• ramsey
  • Bergen
  • May 12, 1924
  • March 21, 1967
  • Army
  • RANK:
  • MSGT
  • KIA
  • South Vietnam


Charles Ernest Hosking, Jr. was born on May 12, 1924, to Charles and Luella Hosking. His home of record is Ramsey, NJ.  He had one brother, Robert.  Charles attended Ramsey High School.  When he was 17, he left before graduating to enter the US Army during WWII and went to language school to further his education.

He married Gloria Walters and had four children - Gail, Janice, Elizabeth and Wesley. 

During World War II, Hosking was assigned to the 509th Parachute Battalion of the 82nd Airborne Division.  Of the 1,500 men originally in his unit, only 29 survived the war without being either killed or wounded.  He fought up the Italian peninsula, scene of some of the bloodiest battles of the war and was finally wounded in the leg by machine gun fire when his position was overrun during the Battle of the Bulge.

Hosking missed duty during the Korean War because of a bazooka accident during training that broke both his legs and left him with numerous shrapnel wounds.

Hosking joined the Green Berets in the early 1960s, when President Kennedy beefed up the anti-guerilla unit.  Hosking began the first of three tours of duty in Vietnam in 1961.  He was an expert in demolitions and proficient in three languages. 

On March 21, 1967, at the age of 42, he was killed in action in the Phoc Long Province.  Hosking jumped on the back of a Viet Cong prisoner who was holding a grenade.  He wrestled the prisoner to the ground and they were both on top of the grenade when it exploded.   He had attained the rank of Master Sergeant (MSGT) and was posthumously awarded the Congressional Medal of Honor in 1969.

The citation reads:
For conspicuous gallantry and intrepidity in action at the risk of his life above and beyond the call of duty. M/Sgt. Hosking (then Sfc.), Detachment A-302, Company A, greatly distinguished himself while serving as company advisor in the III Corps Civilian Irregular Defense Group Reaction Battalion during combat operations in Don Luan District. A Viet Cong suspect was apprehended and subsequently identified as a Viet Cong sniper. While M/Sgt. Hosking was preparing the enemy for movement back to base camp, the prisoner suddenly grabbed a grenade from M/Sgt. Hosking's belt, armed the grenade and starting running towards the company command group which consisted of 2 Americans and 2 Vietnamese who were standing a few feet away.  Instantly realizing that the enemy intended to kill the other men, M/Sgt. Hosking immediately leaped upon the Viet Cong's back. With utter disregard for his personal safety, he grasped the Viet Cong in a 'Bear Hug" forcing the grenade against the enemy soldier's chest. He then wrestled the Viet Cong to the ground and covered the enemy's body with his body until the grenade detonated. The blast instantly killed both M/Sgt. Hosking and the Viet Cong. By absorbing the full force of the exploding grenade with his body and that of the enemy, he saved other members of his command group from death or serious injury. M/Sgt. Hosking's risk of his life above and beyond the call of duty are in the highest tradition of the U.S. Army and reflect great credit upon himself and the Armed Forces of his country.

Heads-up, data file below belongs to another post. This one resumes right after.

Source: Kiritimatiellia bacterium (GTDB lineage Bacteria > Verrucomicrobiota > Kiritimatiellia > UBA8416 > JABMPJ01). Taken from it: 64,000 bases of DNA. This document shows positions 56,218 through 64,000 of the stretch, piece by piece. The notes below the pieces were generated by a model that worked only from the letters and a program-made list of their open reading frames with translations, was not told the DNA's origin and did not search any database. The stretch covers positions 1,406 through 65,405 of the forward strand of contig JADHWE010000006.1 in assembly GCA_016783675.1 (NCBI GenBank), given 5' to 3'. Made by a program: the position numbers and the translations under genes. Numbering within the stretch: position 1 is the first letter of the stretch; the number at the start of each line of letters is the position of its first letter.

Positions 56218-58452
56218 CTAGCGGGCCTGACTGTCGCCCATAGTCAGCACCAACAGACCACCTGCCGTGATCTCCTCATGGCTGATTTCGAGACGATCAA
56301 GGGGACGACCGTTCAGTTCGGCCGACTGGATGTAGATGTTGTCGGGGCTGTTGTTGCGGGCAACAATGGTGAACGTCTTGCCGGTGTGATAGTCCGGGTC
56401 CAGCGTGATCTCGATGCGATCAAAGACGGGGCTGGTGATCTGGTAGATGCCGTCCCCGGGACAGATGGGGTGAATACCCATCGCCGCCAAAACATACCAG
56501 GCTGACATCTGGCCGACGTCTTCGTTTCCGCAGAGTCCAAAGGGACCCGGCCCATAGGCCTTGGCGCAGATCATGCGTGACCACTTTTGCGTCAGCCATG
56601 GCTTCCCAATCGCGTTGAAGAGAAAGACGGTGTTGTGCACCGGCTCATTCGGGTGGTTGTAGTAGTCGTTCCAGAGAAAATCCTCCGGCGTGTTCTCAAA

Hosking was survived by his wife, Gloria, and four children.  His daughter, Gail Hosking Gilberg, has written a book, Snake's Daughter, about her father.

Sources: Gail Hosking Gilberg (daughter), newspaper clippings and NJVVMF.


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